I started to watch Avatar: The Legend of Aang some weeks ago (shame on me) and ‘till now I’ve just completed the Book of Water. But I had seen so many random episodes on tv that I know some details about the histories; I know, for example, that Zuko has a redemption.
Being aware of this, uh, piece of information, I began to watch the Book of Water. And then I saw Zuko on his starting point and tried to relate him - unsuccessfully - with the Zuko I had seen on that random episodes of the books of Earth and Fire. His change is amazing. But that’s not exactly my point.
It happens that Avatar is a Nickelodeon cartoon, directed to children. And I always get fascinated when I realize there’s round and deep characters on this kind of media. In some ways, at first they seem simple, but as you begin to realize the magnitude of the history things change. Suddenly hits your mind the fact that you’re watching the history of a war, of a boy who, as if were not enough to have the responsability to save the world, yet realizes that his people died helpless. And in the middle of all is Zuko.
On the episode The Deserter, the master of firebending says to Katara that he wanted to be like her, because water can heal, but fire only causes destruction and pain; he says that controlling fire is a burden for those who can dominate it. And then I think of Zuko, right there on the beginning, young and powerful. A boy who only wanted to join the council of war of his own country, but opens the mouth at the wrong time. But for the right reasons. And during all the Book of Water, among all attacks of anger and the obsession of taking Aang, this same Zuko’s still there. Already broken and tired, at only sixteen, but still with the ability to understand what’s right.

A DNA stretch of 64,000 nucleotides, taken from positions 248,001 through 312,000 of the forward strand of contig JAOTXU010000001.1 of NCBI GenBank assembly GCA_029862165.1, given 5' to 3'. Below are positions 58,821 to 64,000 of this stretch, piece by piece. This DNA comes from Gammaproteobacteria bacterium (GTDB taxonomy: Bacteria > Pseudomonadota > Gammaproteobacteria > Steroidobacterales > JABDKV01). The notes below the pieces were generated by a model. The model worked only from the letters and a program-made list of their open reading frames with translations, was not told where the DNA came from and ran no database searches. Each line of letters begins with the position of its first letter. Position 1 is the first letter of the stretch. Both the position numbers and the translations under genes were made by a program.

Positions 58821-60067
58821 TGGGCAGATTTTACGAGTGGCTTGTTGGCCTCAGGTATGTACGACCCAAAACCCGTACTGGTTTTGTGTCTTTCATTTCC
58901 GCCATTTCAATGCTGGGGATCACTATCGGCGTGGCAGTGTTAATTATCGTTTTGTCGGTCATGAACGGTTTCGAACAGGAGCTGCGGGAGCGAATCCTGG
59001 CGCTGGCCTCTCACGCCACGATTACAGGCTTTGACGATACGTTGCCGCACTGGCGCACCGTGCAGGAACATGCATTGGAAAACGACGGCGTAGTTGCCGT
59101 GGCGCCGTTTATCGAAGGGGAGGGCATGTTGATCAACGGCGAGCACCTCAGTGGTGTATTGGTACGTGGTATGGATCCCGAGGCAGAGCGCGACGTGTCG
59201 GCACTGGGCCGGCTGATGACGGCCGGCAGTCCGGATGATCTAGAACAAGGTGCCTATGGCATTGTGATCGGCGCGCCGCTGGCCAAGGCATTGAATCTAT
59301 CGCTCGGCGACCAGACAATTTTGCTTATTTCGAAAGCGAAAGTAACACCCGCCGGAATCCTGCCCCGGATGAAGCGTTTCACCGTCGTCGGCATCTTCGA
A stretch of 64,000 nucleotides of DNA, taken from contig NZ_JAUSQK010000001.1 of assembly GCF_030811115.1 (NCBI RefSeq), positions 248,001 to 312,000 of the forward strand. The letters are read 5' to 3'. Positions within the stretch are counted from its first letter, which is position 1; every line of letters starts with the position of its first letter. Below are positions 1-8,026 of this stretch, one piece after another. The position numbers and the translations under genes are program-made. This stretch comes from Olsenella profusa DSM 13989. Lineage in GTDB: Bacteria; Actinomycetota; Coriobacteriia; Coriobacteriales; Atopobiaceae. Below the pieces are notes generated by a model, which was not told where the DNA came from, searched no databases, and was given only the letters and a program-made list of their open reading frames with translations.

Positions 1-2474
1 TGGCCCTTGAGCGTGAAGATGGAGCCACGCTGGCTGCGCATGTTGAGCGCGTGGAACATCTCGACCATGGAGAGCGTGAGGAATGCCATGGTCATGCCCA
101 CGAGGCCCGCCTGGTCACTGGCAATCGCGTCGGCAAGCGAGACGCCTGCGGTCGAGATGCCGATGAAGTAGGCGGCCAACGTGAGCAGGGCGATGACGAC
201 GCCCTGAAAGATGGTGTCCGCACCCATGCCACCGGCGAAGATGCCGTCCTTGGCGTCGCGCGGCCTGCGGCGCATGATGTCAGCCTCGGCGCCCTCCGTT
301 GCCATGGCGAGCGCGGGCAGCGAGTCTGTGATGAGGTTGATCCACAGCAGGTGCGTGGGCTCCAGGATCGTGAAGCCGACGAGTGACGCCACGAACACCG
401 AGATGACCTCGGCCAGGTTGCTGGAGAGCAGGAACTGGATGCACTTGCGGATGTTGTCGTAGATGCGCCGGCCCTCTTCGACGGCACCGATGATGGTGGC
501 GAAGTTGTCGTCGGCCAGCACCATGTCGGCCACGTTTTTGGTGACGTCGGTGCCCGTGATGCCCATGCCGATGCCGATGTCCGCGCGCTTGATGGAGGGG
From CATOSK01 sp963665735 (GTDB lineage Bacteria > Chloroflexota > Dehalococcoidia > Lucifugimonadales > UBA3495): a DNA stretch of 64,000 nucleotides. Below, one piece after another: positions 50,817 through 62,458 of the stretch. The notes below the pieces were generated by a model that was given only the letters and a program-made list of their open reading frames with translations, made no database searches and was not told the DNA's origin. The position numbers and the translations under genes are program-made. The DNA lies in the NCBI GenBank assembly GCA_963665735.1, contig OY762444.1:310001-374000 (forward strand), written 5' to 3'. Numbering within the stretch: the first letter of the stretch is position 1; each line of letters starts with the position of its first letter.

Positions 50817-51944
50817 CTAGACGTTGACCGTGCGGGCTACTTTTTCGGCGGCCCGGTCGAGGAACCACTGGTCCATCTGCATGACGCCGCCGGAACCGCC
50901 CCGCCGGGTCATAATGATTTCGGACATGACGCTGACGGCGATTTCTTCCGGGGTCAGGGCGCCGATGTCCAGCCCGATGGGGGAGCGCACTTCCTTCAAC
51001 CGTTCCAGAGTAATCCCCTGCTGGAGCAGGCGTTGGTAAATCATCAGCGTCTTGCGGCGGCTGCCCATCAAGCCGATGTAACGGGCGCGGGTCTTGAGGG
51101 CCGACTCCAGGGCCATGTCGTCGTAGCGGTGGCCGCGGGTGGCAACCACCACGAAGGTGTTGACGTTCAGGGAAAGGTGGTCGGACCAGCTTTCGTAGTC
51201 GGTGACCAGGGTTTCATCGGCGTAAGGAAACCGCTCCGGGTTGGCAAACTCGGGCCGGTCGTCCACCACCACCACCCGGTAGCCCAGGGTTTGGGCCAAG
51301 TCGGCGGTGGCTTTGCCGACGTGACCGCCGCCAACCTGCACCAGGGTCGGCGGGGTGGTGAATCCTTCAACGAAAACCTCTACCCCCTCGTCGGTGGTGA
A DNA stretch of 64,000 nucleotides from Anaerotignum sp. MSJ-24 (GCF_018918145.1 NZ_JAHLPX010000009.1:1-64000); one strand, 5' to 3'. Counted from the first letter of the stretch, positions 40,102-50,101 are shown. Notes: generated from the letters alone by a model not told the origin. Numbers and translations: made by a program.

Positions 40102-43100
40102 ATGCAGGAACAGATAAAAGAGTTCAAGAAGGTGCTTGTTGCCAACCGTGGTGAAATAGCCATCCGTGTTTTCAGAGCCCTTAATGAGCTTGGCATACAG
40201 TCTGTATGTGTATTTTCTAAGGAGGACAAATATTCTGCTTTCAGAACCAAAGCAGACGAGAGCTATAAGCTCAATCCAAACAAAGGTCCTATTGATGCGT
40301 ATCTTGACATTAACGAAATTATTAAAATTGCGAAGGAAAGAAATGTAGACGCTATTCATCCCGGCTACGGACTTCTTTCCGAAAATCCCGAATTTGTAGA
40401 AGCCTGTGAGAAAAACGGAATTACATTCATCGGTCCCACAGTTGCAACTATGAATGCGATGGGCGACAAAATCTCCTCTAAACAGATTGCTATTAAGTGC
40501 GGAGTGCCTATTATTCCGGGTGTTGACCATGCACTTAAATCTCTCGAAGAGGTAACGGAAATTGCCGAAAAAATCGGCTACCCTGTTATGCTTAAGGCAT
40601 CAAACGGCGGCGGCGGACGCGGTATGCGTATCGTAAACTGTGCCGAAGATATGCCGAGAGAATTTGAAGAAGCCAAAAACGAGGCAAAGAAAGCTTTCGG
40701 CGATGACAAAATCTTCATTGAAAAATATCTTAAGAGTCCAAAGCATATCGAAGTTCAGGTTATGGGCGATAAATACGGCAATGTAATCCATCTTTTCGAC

Zuko and Sokka could be at the extremes of a line, but they’re not opposite in everything. The daddy issues approach them as characters; Zuko continuously risks his life, confronts the Avatar, creates every kind of situation on his desperate search for have his father’s love back, for what he calls taking his honor back and be allowed to return to his country - the same he wanted so much to know and help when entered the war council. Sokka searches for his father on other ways and for other reasons, has a pronounced issue with this lack and the sense of powerlessness front of the fact that he couldn’t go to war with the men of the tribe. The two of them have remarkably similar life histories, except for the little detail about being at opposite sides of the conflict - and yet they converge on what, after all, is what they recognize as right: helping the Avatar.